Saturday, December 21, 2013

Thoughts on Multiplayer

I was so excited when I first got onto a multiplayer server. Finally being able to interact with others! People would see my work, and possibly contribute - or destroy! Either way, it would be fun to collaborate or restart when I was griefed or robbed.

The odd thing I've found since then is that multiplayer isn't all I thought it would be. In some ways I've really found it to be more of a hassle than anything else. It's fun to meet friends and look at others' creations first hand, but there are a few problems I have noticed along the way.

One of the biggest nuisances for me is the lack of control over the day/night cycle. I don't like building at night. This is probably because I don't generally light up areas when I settle in them. So every night when I'm playing on a server, I need to try and round up people to get in beds. And this frequently is not possible. Therefore I end up spending 10 minutes waiting for the sun to rise. It's really quite annoying.

The other is how I don't have control over what version of the game they're using. There are a set of mods that I use for my singleplayer world which don't get updated at the same time as Minecraft. Indeed, between versions 1.6.2 and 1.7 there were enormous changes to the code. So much that needed things like the Minecraft Coder Pack still has not been updated. As a result, many mods are still stuck at 1.6.4 at the latest. Since my laptop practically demands Optifine, that means my single player stuff can't go beyond 1.6. Servers are typically in the 1.7 range. That means no mods, getting lost easily, and it's a general inconvenience to me.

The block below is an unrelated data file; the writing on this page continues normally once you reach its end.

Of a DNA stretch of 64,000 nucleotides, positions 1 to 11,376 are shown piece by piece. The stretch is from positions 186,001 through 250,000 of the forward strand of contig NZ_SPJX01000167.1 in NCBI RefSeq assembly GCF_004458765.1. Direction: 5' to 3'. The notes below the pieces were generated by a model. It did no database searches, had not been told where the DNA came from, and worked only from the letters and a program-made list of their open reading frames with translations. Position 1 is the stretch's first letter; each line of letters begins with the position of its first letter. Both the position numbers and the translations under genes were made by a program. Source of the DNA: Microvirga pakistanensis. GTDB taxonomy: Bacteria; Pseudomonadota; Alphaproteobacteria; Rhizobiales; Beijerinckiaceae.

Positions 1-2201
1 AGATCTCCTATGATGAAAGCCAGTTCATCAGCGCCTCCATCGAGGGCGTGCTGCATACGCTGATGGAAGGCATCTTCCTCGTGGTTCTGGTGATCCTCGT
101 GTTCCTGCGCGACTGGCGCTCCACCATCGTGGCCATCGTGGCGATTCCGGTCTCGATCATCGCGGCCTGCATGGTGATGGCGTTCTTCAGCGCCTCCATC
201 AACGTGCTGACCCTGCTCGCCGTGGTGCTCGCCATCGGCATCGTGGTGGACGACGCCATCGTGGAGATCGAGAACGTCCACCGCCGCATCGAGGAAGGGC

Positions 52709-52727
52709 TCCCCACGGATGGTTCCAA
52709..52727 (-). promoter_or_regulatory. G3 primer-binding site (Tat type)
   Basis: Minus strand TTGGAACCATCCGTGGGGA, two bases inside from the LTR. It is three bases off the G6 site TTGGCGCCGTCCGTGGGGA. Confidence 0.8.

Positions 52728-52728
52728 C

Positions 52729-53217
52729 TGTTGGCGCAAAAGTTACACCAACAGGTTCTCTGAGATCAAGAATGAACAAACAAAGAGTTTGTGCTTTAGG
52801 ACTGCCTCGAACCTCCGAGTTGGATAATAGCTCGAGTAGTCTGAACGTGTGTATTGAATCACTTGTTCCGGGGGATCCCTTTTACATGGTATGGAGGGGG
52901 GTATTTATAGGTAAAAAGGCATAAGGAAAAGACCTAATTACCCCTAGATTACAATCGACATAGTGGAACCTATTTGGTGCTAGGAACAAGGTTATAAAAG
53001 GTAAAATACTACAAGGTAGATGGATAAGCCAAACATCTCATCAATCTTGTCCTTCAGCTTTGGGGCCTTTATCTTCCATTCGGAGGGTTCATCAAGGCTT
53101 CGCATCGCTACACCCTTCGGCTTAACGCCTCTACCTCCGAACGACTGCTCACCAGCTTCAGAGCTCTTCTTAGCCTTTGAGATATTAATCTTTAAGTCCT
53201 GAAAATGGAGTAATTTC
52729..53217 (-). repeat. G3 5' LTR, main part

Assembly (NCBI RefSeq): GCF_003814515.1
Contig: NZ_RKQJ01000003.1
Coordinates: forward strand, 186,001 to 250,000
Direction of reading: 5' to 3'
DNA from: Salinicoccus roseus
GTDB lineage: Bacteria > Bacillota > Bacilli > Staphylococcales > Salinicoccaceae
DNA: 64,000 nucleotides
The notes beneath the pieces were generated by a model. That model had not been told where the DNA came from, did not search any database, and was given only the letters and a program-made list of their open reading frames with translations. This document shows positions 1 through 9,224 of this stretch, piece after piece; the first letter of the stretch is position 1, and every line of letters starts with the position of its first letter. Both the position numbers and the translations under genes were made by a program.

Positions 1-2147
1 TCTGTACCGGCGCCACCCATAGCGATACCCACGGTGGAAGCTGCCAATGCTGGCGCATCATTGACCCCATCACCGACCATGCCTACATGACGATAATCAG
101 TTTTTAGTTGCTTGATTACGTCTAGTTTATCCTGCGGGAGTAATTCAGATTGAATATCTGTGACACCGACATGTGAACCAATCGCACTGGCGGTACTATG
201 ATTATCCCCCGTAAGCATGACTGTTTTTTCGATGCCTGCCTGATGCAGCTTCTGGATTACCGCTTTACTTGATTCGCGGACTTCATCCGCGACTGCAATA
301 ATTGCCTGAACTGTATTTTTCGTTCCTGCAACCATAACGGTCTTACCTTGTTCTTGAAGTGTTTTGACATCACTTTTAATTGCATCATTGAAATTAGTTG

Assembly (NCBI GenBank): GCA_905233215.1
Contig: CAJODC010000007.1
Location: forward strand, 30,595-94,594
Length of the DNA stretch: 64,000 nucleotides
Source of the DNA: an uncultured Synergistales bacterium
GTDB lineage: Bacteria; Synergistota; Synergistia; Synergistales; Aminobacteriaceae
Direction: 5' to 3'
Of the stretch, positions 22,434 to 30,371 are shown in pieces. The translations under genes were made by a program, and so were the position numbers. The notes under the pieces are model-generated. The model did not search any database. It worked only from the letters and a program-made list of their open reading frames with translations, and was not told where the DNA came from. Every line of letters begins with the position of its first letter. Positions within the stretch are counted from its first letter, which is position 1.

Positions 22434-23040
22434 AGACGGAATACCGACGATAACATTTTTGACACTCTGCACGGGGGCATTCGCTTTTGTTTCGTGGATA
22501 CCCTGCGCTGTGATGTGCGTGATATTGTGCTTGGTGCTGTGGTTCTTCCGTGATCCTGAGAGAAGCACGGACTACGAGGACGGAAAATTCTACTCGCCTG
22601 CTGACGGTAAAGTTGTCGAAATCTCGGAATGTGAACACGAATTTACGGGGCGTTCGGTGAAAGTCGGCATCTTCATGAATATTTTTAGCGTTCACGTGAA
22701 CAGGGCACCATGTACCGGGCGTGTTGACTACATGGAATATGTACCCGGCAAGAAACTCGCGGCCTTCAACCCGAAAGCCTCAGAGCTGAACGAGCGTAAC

Plus, servers are more unreliable than personal maps. A server can go up or down at any time without your knowledge or approval. Due to damage or game updates the map might get reset, thereby deleting all of your works right out of existence. Seems kind of pointless to me to build stuff, only for it to later be destroyed like that. Luckily there are some sites and servers which provide map downloads, so you can finish your projects. But even then I don't think it's quite the same.

On the other hang, SSP offers you a lot more control. The sun goes up or down at your will. You delete it only if you so desire - or if it's utterly unplayable due to game updates. My pride and joy creations have always been on singleplayer maps.